There was plenty of sports history in the making during 2011. Many of the most significant moments will leave fond memories, a few others not so. Chris Rattue gives us his top 10.
1 Tony Woodcock's World Cup final try
The French lineout parted as an All Black move worked to perfection in the 15th minute of the late-October rugby final at Eden Park. Woodcock was faced with a simple task - catch the ball and run like hell. The invitation was so inviting that the veteran prop might have fluffed his line through sheer surprise. But no, our man Tony hurtled off like a cement truck on turbo charge, brushing away a lame tackle on a 10m run to the tryline that eased the nation's nerves, briefly. Many New Zealanders described the final as a horrible experience, such was the stress as the All Blacks struggled to a surprisingly difficult 8-7 victory. Wearied by a long run of test matches, Richie McCaw and his men kept rising from the turf to keep the French at bay in the second half. This was not the manner of victory most had predicted and in the aftermath, replacement back Stephen Donald's touch-and-go penalty goal grabbed the limelight. A country desperate to reclaim the Webb Ellis Cup after five unsuccessful World Cup tournaments needed a fairytale to complete the deal and the much-maligned Donald fitted the bill in the absence of an emphatic team performance.
Woodcock's career has never faced such questions, although injury-affected form lent a touch of romanticism to his moment of magic in the final. Forwards have scored among the most memorable All Black tries - think Peter Jones against the Boks and Ian Kirkpatrick's long-range stunner against the Lions. With New Zealand rugby on a financial knife edge and the country desperate for a World Cup victory, this Woodcock try was as significant as any in All Black history
2 Doug Bracewell skittles the Australians
A new hero with an old cricketing name. Bracewell, in his third test, led New Zealand to just its third test victory in Australia - their first since the twin triumphs in 1985 - with a burst of inspired seam bowling in the second innings of the match at Blundstone Arena in Hobart. Having lost the first test in a disappointing display in Brisbane, New Zealand were headed for another defeat after their batsmen failed against a below-par Australian side. Enter Bracewell, who turned Australia's solid pursuit of 241 into a nightmare. At 159 for three, he took the famous wickets of Ricky Ponting, Michael Clarke and Michael Hussey during eight run-less balls, then broke a threatening last wicket stand to complete a heart-stopping seven-run victory. Bracewell's fast-bowling father Brendon also had an exciting start to his test career, which then faded fast. Doug's future should be brighter but whichever way it goes, this test will be full of wonderful memories. He made hay while the sun shone in ideal conditions for his bowling. Match figures of nine for 60 were Hadlee-esque and bode well for New Zealand and the Bracewell family's cricketing dynasty.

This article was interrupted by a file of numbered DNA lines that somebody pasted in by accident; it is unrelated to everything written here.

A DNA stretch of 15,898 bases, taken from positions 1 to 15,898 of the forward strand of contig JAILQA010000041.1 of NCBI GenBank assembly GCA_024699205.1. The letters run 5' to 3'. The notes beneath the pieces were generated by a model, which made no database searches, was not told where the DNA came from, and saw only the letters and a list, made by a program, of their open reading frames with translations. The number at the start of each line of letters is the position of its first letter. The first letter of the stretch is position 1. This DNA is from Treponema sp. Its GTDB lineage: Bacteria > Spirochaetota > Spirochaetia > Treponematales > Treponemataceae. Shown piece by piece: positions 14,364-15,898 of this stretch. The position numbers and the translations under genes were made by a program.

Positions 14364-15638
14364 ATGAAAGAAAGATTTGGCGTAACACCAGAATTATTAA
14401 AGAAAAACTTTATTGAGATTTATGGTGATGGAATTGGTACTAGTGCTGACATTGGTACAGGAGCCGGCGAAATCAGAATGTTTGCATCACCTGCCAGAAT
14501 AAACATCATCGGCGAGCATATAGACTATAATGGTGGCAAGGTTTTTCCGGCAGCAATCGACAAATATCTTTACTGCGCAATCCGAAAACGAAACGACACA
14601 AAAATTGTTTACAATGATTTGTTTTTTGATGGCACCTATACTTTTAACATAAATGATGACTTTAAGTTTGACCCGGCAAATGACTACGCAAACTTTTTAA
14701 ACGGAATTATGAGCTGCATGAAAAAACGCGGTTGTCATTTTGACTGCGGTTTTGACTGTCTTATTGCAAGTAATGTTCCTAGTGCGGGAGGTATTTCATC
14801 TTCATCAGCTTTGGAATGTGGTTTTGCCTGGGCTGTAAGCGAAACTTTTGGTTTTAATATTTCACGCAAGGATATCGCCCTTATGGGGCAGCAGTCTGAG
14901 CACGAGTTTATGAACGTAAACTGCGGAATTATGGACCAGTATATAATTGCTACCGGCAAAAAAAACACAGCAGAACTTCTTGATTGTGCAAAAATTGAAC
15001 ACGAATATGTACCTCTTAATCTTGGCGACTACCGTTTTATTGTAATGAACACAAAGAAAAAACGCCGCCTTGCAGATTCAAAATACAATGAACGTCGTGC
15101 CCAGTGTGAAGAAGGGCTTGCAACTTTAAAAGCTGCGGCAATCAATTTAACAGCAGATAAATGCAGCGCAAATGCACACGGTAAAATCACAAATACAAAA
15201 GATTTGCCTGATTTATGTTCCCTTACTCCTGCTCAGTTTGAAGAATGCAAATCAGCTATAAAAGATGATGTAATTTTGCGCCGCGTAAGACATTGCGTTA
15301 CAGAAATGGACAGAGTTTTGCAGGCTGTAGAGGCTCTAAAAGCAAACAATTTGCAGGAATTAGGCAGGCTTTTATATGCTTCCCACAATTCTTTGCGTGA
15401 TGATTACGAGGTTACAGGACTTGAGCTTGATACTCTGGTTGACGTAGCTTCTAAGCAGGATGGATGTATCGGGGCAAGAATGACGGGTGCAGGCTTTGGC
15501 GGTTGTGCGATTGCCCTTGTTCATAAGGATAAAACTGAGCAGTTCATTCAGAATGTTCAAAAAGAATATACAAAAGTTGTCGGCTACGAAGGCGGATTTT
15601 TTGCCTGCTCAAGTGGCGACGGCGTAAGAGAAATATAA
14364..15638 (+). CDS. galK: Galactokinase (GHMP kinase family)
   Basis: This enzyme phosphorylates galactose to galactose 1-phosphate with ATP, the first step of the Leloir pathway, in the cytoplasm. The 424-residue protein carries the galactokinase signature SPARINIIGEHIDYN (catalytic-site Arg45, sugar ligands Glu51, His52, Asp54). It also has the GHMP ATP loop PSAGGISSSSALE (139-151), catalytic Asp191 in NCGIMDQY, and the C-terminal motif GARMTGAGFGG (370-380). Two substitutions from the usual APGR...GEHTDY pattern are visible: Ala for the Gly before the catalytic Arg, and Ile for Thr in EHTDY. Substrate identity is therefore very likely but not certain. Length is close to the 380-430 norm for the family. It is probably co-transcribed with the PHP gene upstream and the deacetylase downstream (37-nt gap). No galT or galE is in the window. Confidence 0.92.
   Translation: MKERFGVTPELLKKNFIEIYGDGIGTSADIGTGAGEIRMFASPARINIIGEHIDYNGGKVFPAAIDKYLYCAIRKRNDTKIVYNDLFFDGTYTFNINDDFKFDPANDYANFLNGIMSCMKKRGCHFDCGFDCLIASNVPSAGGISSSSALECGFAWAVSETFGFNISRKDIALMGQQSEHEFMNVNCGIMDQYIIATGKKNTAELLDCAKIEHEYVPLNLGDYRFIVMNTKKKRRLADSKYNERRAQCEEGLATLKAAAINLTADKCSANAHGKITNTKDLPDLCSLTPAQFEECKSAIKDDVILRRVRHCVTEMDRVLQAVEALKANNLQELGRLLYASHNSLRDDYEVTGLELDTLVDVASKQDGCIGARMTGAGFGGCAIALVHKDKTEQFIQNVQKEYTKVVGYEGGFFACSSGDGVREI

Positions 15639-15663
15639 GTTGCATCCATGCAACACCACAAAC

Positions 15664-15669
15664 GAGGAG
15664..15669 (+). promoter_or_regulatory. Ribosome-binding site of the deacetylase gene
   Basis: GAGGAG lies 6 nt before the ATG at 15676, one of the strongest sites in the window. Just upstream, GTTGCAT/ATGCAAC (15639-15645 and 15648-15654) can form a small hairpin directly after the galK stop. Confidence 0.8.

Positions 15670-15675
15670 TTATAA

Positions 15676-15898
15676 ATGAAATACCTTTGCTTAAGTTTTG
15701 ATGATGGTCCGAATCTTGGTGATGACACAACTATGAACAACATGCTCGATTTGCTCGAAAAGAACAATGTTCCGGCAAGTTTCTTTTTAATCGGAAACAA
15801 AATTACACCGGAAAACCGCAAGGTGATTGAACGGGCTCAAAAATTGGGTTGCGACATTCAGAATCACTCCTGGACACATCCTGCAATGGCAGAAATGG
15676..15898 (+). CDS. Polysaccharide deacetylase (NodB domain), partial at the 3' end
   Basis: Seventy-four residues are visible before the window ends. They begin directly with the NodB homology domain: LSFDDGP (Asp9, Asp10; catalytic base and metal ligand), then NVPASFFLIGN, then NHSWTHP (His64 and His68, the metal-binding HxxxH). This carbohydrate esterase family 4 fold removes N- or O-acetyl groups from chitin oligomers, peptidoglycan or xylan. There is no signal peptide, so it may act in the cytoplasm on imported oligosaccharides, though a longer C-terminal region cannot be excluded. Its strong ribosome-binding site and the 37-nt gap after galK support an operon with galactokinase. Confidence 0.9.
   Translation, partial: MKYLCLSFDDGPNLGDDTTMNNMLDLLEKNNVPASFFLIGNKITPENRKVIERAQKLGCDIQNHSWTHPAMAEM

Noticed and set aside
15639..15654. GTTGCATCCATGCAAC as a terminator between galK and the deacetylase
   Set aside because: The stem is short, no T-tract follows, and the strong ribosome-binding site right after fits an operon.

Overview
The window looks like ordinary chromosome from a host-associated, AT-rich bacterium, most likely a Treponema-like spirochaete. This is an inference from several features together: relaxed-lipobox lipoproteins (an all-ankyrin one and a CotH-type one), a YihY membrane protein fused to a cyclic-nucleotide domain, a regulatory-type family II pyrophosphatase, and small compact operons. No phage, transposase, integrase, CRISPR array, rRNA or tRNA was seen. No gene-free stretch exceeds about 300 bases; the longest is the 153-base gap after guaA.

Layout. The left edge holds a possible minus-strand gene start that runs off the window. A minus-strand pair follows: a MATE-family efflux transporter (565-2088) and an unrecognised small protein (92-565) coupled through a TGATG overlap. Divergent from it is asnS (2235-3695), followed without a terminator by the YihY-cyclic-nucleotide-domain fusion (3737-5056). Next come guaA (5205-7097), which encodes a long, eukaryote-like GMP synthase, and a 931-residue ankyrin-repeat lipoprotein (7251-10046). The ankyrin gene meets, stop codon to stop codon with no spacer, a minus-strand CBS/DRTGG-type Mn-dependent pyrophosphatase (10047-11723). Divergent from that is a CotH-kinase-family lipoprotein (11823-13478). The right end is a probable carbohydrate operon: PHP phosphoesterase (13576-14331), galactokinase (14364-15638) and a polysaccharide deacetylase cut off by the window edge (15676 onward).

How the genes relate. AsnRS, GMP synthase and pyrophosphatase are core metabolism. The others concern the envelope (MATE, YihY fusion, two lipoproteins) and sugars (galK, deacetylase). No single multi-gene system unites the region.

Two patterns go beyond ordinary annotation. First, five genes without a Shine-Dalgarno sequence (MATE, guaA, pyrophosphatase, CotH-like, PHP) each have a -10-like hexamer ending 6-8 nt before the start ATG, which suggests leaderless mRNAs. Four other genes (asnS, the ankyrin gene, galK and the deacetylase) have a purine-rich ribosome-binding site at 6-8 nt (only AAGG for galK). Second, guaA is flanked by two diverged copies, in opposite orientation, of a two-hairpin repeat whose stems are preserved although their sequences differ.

3 Novak Djokovic aces tennis
Djokovic would top most lists for sportsperson of the year. Ruling tennis when Rafael Nadal and Roger Federer are still prowling is a major feat. Djokovic sent Serbia into a series of celebrations by winning three Grand Slams and judging by the coverage, Serbians know how to celebrate. In a season labelled by former tennis stars as among the best - if not the best - ever, Djokovic became the world number one mid-year leaving Nadal and Federer in his wake with a 70-6 win-loss record. Briton Andy Murray rounds out the top four, but he might as well be 104, such is the class of the top three. These are terrific times for men's tennis even if this nice-guy trio lack the sharper personalities of a few controversial champions past.
4 Jacko Gill astounds the world of athletics
This remarkable Devonport teenager is on track to become the finest shot putter in history, capable of obliterating the steroid era from the record books in the process. Gill has blitzed the world junior ranks - his feats include qualifying for the Olympics this month at the age of 16. Fired by an obsessive will and a largely self-made training programme, his progress is so startling that he is a medal prospect in London and experts tracking him predict he will break the 21-year-old world record in his mid-20s. Gill is throwing the rule book out so while his coach and others rightfully urge caution over his prospects, there would also be no surprise if he beat the old world mark even sooner than that.
5 Lydia Ko nearly makes history as she aims for number one
Ko, at the age of 13, was amazingly close to becoming the youngest ever winner - by what would have been a staggering three years - of a professional tournament before a turnaround on the final green gave the NSW Open to a Swedish opponent in January. North Harbour's Ko is the world's top ranked amateur, taking over from her friend and Auckland rival Cecilia Cho during 2011. Ko's achievements this year include finishing 12th at the Australian Masters, beating Cho in the New Zealand matchplay and becoming the first simultaneous holder of the Aussie and New Zealand strokeplay titles. Ko built up international experience in British and US amateur events, stepping stones to what should be a superstar career. The Ko and Cho show on golf's international stage will be a riveting part of New Zealand sport for many years to come.